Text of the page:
We conducted a case‒control study to identify risk factors for ASD. Our study provides important country-specific evidence for this field of study. However, this article has some limitations. First, parenting behavior is not an exogenous variable and can be affected by many factors, such as heredity, race, culture, family income, and education level. Parental psychopathology is associated with negative parenting behavior such as neglect, aggression, and poor emotion socialization. The effects of genetic and environmental factors are complex. To better determine the impact of parenting style on child outcomes, we need to further control parenting behavior. Second, despite reported associations between environmental factors and ASD, the evidence to support a causal relationship remains insufficient. Although we used maternal AQ to control the genetic background, it is unclear how generalizable our findings are. Paternal AQ should have been studied, although the existing studies are mainly focused on mothers and maternal AQ scores are more sensitive [63, 64]. ASD symptoms are multifaceted, and parents’ AQ may not be highly sensitive to predicting parental ASD symptoms. More comprehensive genetic identification is required in future studies. Third, the collection of information regarding risk factors by parental self-report is a technical limitation. Mothers were asked to recall the experiences such as postpartum mental health or breastfeeding problems, which might result in recall bias or error. Obtaining more objective indicators such as APGAR score in perinatal [65] is critical for future improvement. Prospective cohort studies may also be an alternative solution for future studies to solve this issue. Fourth, the maternal education level in both groups is high, which limits the generalizability of the findings. Cautions should be taken when extrapolating it. Fifth, although we have provided several classifications of breastfeeding difficulties, they may not be comprehensive and there may be overlap between options. We have not conducted in-depth discussions. In the future, a more detailed analysis of breastfeeding is needed. Sixth, postpartum mental diseases such as depression, anxiety, and obsessive behavior are all psychiatric terminology. Using descriptions like “low mood” and “excessive worry” may be more appropriate because the respondents will understand them better. Seventh, the survey method yields insufficient objective basis for diagnosis, which is an issue in most questionnaire surveys. In the future, we will try to sample patients with objective diagnoses, such as hospital medical records, to improve the accuracy of ASD samples.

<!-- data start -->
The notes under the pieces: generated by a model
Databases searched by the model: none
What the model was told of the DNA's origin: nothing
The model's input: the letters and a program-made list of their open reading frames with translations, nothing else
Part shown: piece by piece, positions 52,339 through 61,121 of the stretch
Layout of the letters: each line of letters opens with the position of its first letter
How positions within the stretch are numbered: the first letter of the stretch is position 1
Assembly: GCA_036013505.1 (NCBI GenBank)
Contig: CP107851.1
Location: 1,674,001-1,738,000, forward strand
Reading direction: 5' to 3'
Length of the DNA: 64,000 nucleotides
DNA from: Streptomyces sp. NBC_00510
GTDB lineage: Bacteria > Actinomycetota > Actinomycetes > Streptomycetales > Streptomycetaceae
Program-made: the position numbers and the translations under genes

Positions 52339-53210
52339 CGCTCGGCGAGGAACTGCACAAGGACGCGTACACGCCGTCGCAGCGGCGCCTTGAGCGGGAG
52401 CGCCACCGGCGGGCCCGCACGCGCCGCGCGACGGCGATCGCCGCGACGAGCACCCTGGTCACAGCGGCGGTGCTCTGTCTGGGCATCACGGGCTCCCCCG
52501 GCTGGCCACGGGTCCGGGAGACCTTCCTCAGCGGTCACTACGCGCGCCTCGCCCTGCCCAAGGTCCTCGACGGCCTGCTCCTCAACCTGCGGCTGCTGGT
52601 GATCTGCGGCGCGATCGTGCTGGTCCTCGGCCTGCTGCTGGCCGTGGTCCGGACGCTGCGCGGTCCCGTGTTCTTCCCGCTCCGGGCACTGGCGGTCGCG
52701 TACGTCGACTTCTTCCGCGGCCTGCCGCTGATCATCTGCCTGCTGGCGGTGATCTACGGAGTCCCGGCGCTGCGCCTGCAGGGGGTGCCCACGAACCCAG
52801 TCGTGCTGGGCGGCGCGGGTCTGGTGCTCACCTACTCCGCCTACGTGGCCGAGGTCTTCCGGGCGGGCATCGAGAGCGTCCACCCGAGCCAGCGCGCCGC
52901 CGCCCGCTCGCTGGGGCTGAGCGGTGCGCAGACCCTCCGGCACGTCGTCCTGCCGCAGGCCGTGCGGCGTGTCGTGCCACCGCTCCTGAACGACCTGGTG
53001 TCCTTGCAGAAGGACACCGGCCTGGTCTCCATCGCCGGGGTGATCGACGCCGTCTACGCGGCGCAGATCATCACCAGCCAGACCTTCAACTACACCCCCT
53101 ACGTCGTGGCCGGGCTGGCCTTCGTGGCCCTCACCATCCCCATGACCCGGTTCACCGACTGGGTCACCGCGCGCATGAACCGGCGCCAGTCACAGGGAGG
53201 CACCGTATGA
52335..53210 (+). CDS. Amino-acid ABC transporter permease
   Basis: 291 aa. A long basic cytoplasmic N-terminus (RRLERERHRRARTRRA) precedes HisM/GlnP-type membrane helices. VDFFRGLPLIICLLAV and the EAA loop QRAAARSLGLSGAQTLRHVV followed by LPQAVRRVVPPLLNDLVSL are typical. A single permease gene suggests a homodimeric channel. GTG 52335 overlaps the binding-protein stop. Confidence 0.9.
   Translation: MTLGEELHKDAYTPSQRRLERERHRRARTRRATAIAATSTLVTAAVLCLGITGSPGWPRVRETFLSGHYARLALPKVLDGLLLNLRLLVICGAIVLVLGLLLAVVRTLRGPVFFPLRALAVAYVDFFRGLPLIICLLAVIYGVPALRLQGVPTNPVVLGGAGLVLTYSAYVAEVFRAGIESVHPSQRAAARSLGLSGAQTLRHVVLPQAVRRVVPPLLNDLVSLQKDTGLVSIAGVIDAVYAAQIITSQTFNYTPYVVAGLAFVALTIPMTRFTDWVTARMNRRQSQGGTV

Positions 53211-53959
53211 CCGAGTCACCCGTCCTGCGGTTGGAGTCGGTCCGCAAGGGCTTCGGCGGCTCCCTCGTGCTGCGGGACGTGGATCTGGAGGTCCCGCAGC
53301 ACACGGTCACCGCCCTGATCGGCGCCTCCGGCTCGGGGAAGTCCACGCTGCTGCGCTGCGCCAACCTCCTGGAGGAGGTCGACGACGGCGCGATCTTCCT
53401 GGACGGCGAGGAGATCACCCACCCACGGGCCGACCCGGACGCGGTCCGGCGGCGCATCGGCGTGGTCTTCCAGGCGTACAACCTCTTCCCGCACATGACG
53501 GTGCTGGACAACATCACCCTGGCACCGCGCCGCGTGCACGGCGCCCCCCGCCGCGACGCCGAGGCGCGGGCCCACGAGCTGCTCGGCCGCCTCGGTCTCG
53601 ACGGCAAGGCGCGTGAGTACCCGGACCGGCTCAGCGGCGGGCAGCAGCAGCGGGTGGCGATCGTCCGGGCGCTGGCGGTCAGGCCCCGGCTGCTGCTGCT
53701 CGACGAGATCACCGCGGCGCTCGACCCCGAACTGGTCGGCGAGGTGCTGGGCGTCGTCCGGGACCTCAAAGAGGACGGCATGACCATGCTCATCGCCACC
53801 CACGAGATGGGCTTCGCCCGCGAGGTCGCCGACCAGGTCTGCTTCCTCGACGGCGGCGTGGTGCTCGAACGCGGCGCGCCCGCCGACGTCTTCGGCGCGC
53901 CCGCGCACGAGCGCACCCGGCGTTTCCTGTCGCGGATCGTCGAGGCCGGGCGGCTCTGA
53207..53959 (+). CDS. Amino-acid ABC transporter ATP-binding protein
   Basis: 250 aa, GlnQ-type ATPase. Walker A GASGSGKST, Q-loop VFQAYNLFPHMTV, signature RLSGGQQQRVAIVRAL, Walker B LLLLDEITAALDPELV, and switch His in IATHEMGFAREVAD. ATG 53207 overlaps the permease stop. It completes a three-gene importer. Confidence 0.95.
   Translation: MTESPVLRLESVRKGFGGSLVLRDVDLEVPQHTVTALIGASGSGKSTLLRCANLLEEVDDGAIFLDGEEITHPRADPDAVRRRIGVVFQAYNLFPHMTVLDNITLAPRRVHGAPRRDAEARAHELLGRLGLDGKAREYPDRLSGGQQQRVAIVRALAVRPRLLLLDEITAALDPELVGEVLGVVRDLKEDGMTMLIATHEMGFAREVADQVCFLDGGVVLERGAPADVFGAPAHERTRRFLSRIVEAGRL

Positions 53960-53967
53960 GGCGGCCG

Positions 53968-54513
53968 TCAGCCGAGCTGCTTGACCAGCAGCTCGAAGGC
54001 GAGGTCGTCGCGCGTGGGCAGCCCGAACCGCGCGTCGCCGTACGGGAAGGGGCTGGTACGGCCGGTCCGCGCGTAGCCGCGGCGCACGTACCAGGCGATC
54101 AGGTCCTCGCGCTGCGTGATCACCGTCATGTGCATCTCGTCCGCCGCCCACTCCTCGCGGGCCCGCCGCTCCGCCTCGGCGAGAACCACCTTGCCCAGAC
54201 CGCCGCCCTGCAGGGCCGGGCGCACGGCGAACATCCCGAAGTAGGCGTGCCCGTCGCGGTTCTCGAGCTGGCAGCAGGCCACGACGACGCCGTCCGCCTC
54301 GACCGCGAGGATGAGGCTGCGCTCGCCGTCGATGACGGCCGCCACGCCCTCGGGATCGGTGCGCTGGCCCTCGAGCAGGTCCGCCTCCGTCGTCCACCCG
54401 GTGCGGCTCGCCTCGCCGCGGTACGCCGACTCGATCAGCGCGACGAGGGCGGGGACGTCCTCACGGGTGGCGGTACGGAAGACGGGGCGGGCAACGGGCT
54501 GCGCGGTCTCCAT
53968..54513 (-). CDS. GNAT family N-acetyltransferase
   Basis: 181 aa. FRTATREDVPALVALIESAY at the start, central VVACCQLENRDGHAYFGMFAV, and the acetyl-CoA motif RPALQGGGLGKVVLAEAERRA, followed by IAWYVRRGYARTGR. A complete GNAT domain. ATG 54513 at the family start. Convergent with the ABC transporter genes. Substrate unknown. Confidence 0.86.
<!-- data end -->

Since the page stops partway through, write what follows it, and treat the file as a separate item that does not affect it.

Our study categorically implicates many prenatal, perinatal and parental characteristics as risk factors for ASD, adding important country-specific information to the literature. Out of all the factors analyzed, birth asphyxia, breastfeeding difficulties, lower parental responsiveness, harsh or neglectful parenting and maternal fever during pregnancy were associated with a greater than 2-fold increase in the risk of ASD. These findings highlight the necessity of additional focused investigations to disentangle the effects of genetic and environmental factors. Even if contributing developmental liabilities prove to be secondary, new understanding of the role of environmental influences especially the parenting, offers additional hope for novel strategies to ameliorate the severity of the condition in affected children. Our findings suggest that perinatal care may be critical for reducing the incidence of ASD. Identification of risk factors can help develop plans to detect and prevent early feeding difficulties and inappropriate parenting behaviors.

Data availability

The data that support the findings of this study are available on request from the corresponding author, RZ, upon reasonable request.



Attention deficit hyperactivity disorder


Adjusted odds ratio


Autism spectrum disorders


Autism spectrum Quotient


Confidence Intervals


Diagnostic and Statistical Manual of Mental Disorders, 5th edition


Gestational age


Low birth weight


Low responding


Neurodevelopmental disorders


Odds ratios


Typically developing


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This research was supported by grants from Beijing Natural Science Foundation (J230013).

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Authors and Affiliations



JY & YZ initiated the study, analysed data and wrote the original manuscript. XL provided advices on research design, data analysis and manuscript writing. YZ provided advices on manuscript writing and obtained the data. RZ originated the study, obtained the funding, supervised all aspects of its implementation and contributed to writing the article. All authors contributed to and have approved the final manuscript.

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Correspondence to Rong Zhang.

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Yuan, Jj., Zhao, Yn., Lan, Xy. et al. Prenatal, perinatal and parental risk factors for autism spectrum disorder in China: a case- control study. BMC Psychiatry 24, 219 (2024).